Making Widow Makers Safe

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Making Widow Makers Safe

Postby jviss on Fri Nov 04, 2016 7:02 pm

Greetings,

New user, first post.

I have recently become interested in low-end '60's amps, like Harmony, Kay, Silvertone, an others. So far I have a Harmony H303-A and a Kay K503A. I got both of them working without electrocuting myself. What I want to do now is make them safe, and do so according to correct safety and engineering practice.

The root problem is that these typically use unpolarized, two prong electrical plugs, and use the metal chassis as the system ground. Both of mine have power transformers, which some folk refer to as isolation transformers, but unfortunately the chassis can still become hot in a fault condition. My Harmony has a 50V tap on the secondary connected to the chassis; the tap is supply the heaters with 50V. It floats above ground potential, but when shorted to ground no measurable current flows. Reverse the plug to see different voltage float levels. The Kay has the tube heaters across the primary, and one side of the secondary connected to chassis. Both use the chassis as the system and signal ground.

Many people install a three conductor power cord, connect the green wire to the chassis, fuse the 'hot,' or line conductor, and be done with it.

What I would like to know, is there a correct way to do this other than that? Can the Kay's heaters remain across the primary, with a three conductor power cable and fuse installed?

Thanks very much!

jv

p.s. very interested in a good book on tube guitar amp design


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Re: Making Widow Makers Safe

Postby JJman on Tue Nov 08, 2016 1:35 am

Harmony H303A: The heaters are interesting but there is no reason to change them. Change to 3-prong power cord with ground wire to chassis. I don't see the fuse but it should be directly connected to the incoming hot wire. The other fuse end goes to the switch. The other end of the switch to the primary. Neutral from wall goes straight to the other primary.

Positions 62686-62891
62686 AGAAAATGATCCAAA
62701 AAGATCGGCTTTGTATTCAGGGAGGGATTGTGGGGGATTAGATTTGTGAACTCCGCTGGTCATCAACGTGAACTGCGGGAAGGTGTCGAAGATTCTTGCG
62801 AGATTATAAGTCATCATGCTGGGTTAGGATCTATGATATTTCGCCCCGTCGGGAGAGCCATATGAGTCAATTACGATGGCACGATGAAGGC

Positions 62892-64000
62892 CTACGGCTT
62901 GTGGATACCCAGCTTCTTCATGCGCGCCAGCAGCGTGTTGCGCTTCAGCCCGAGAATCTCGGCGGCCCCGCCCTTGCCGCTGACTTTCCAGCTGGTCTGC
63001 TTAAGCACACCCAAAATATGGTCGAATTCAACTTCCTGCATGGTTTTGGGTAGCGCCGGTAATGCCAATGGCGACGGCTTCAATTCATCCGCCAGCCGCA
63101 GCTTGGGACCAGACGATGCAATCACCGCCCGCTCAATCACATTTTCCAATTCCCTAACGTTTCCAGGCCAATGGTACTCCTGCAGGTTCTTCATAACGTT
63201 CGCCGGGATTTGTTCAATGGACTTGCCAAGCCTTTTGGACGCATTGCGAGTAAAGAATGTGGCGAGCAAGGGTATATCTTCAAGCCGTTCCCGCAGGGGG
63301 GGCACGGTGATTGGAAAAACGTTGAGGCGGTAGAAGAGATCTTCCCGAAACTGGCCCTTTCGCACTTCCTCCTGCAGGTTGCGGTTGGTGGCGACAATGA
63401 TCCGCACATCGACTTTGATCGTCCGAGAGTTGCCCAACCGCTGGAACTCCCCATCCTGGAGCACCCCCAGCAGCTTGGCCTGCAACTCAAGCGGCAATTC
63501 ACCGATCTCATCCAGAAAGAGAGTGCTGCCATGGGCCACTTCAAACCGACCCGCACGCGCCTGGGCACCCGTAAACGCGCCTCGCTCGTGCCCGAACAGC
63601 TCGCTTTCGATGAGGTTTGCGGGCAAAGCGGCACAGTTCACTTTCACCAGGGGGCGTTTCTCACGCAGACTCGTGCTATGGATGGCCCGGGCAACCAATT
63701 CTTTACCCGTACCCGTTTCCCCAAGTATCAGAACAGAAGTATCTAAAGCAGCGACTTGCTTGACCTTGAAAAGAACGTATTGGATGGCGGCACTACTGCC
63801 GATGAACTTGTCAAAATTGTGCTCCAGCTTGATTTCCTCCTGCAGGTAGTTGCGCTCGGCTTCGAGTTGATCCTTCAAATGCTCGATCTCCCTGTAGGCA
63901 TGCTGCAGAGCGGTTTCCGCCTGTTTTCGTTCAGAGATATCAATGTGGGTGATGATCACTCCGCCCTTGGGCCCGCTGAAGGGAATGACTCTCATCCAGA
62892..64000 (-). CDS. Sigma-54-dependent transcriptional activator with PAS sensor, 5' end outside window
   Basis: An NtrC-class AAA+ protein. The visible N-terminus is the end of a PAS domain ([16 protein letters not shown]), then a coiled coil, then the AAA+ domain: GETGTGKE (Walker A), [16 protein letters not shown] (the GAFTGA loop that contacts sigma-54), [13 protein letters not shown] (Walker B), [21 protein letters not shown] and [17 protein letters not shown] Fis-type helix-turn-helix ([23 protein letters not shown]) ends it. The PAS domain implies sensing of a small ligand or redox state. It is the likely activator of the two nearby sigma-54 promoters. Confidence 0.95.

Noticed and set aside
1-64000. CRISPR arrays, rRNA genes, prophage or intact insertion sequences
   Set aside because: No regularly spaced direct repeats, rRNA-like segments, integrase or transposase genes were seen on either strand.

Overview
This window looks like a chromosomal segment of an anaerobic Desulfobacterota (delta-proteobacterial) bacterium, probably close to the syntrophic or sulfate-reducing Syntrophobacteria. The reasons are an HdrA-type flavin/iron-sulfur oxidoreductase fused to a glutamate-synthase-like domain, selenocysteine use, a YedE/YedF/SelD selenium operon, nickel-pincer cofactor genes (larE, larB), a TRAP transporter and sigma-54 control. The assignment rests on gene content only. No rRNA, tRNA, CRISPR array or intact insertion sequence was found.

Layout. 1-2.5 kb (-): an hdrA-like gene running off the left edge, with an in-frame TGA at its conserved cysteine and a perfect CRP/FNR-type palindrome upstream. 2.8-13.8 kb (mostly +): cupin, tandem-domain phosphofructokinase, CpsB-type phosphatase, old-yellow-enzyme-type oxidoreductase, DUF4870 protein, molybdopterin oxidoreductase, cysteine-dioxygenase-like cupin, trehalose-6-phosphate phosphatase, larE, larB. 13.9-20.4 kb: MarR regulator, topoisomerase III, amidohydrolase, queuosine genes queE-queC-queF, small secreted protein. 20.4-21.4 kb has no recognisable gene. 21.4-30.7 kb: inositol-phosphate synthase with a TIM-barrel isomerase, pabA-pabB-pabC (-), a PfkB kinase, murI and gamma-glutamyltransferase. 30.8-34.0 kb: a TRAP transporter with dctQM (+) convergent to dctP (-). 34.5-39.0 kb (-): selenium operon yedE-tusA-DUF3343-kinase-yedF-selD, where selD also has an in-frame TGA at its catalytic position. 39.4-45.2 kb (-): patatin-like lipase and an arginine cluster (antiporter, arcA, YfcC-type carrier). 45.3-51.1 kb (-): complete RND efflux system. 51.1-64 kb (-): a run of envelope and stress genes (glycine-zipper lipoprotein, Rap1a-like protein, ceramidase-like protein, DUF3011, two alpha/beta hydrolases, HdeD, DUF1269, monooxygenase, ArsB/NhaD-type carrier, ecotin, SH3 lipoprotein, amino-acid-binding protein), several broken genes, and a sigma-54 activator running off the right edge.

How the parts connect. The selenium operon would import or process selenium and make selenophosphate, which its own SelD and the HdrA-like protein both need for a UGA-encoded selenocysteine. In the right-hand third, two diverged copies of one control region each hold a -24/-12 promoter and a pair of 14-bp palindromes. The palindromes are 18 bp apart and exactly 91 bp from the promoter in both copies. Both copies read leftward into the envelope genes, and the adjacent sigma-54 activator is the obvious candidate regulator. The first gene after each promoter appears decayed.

Kay 503A: Having the heaters on the primary is pretty bogus but they are shown floating off the chassis. I would add the 3 prong cord and wire in the same manner as above. But I would also add a fuse between the hot wire coming off the switch and (only) the "top" side of the 150R (R3) dropper. This way a short (to chassis) in the heater string would blow that fuse instead of the filament on one/some tubes. The string uses ~150ma on paper but more in today's world. Problem is the initial current is higher when they are cold. May not be possible to find a value that makes sense. They’re similar to having the old series-type Christmas bulbs. And the filaments are fuses too, but slow. The grounded power cord ensures against shock regardless of the heaters.

Make sure the main fuses are small in value. I would not use more than 1amp in either. Many old amps have high value fuses in them from ignorant prior users.
-If it says "Vintage" on it, it isn't.
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